Build and deploy beautiful documentation sites that grow with you

Orchid

Linux and Mac Build Status Windows Build status Current Version License: LGPL-3.0 Codacy Grade Codacy Coverage Gitter chat Backers on Open Collective Sponsors on Open Collective Open Source Helpers

A beautiful and truly unique documentation engine and static site generator.

Example Orchid site

Orchid is a brand-new, general-purpose static site generator for Java and Kotlin, with a focus on extensibility and aimed at developers looking to improve their technical documentation. Orchid was born out of a desire for better-looking Javadocs and frustration with how difficult is it to manage large Jekyll sites and keep it up-to-date with your code.

Orchid supports a variety of plugins, including a wiki, static pages, blogs, and much more. It aims to have high compatibility with many of the existing static site generators, such as Jekyll, Gitbook, and Hugo, so that migration to Orchid is painless. And if you can't find a plugin to do what you need, Orchid provides an intuitive way to add your own private plugins and a rich API so you can make your site as beautiful and unique as an Orchid.

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attkinsonjakob profile image
Jakob Attkinson

I'm a newbie when it comes to documentation. I didn't have to take care of it until recently. I'm currently maintaining a website that's composed from 3 projects : API, front end and an admin panel. Each with its own technologies and so on.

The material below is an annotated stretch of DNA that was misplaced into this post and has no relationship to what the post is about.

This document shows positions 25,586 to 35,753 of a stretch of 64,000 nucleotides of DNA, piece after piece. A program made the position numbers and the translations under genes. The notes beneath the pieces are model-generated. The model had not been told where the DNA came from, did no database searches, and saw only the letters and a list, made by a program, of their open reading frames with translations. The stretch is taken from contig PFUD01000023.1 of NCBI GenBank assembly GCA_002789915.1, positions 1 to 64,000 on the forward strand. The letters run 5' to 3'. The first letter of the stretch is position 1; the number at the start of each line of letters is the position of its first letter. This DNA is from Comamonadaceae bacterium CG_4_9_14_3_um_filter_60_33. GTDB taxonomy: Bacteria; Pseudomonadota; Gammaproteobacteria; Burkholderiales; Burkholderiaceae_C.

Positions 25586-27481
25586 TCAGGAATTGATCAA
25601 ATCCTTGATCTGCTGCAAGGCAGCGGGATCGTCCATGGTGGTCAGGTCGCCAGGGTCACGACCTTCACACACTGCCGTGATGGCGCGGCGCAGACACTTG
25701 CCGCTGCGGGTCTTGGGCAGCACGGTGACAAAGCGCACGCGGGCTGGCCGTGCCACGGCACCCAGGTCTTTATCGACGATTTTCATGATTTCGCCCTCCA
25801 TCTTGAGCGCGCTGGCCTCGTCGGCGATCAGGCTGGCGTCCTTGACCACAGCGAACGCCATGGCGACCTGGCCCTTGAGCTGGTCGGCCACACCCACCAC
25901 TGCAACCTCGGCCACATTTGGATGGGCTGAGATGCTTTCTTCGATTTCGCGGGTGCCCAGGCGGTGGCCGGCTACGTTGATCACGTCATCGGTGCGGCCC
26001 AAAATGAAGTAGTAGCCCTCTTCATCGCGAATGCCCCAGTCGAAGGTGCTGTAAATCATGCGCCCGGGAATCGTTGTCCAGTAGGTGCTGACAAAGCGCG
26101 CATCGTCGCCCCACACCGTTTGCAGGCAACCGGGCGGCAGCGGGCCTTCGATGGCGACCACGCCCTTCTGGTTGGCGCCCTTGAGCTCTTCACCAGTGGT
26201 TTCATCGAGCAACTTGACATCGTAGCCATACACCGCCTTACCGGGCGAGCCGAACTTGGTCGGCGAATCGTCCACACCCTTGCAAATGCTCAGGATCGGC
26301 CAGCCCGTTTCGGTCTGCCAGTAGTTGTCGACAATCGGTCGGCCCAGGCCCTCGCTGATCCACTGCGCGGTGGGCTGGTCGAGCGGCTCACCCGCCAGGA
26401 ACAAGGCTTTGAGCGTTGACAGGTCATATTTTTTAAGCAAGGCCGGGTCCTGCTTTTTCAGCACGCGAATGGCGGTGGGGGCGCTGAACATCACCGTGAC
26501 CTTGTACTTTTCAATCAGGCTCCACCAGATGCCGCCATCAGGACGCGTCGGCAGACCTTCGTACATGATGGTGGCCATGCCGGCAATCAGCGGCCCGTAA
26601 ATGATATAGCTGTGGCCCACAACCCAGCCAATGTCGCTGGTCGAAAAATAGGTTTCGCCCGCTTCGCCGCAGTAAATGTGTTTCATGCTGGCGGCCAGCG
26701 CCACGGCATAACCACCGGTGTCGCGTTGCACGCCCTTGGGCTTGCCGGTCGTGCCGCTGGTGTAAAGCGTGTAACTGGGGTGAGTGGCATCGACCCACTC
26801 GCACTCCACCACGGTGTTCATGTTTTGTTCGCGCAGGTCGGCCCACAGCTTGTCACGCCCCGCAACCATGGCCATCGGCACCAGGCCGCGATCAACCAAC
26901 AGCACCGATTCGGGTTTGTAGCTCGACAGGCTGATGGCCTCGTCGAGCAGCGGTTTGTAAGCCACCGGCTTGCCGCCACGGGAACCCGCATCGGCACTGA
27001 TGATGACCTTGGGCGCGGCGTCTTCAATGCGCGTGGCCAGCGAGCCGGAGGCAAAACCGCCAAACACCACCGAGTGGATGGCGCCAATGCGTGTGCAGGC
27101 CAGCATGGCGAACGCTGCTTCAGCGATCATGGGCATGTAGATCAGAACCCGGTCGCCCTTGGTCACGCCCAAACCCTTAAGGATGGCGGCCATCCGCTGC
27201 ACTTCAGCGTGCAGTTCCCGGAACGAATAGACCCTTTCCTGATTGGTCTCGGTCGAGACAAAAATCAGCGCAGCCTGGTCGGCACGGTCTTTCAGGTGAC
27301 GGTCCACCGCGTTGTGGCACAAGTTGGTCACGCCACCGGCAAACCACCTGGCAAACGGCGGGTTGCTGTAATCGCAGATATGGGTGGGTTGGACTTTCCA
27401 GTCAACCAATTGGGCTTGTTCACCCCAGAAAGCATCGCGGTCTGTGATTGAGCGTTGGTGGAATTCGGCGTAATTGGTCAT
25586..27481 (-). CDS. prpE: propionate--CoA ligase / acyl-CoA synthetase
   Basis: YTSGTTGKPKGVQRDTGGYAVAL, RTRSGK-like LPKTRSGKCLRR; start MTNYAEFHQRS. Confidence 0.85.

I'd like to build a documentation project for the entire application and publish it on my internal, private website (I'm using GitLab). Auto deploy is a bonus.

My question is: can I use Orchid for my needs and can I find a a guide that can help even a beginner like me set up and deploy the project on my private server?

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cjbrooks12 profile image
Casey Brooks

The languages it currently supports are Java, Kotlin, Groovy, and Swift, but you can absolutely use Orchid without any of those and just use Orchid for your Markdown content and its other features. And it does support auto-deploy to GitLab!

The tutorials on orchid.run/ are the best place to start. The "Basic Usage Tutorials" are a good intro to the main concepts, and the "Advanced" ones are more condensed overviews of using Orchid for a specific purpose, and they all have sample projects to follow along with. I'd recommend starting with the Kotlin documentation tutorial, as it should give you a good idea of what you could do with Orchid.

And feel free to reach out on our Gitter Chat, I'd be more than happy to discuss further to see if Orchid meets your needs and to help you get started!

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attkinsonjakob profile image
Jakob Attkinson

Thanks a lot!

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artemis profile image
Diane

I use mkdocs, which builds my markdown websites in a clean and static way.

A very simple to set up tool with little to no dependency for a quick documentation website.

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jagedn profile image
Jorge Eψ=Ĥψ

The asciidoctor ecosystem is the best
Asciidoc is a semantic language for documentation meanwhile asciidoctor is one of the implementation
Also you can miss Antora a multisite multirepo documentation generator

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madhawa priyashantha

I like Docusaurus interface but using it is painful .specially v2 version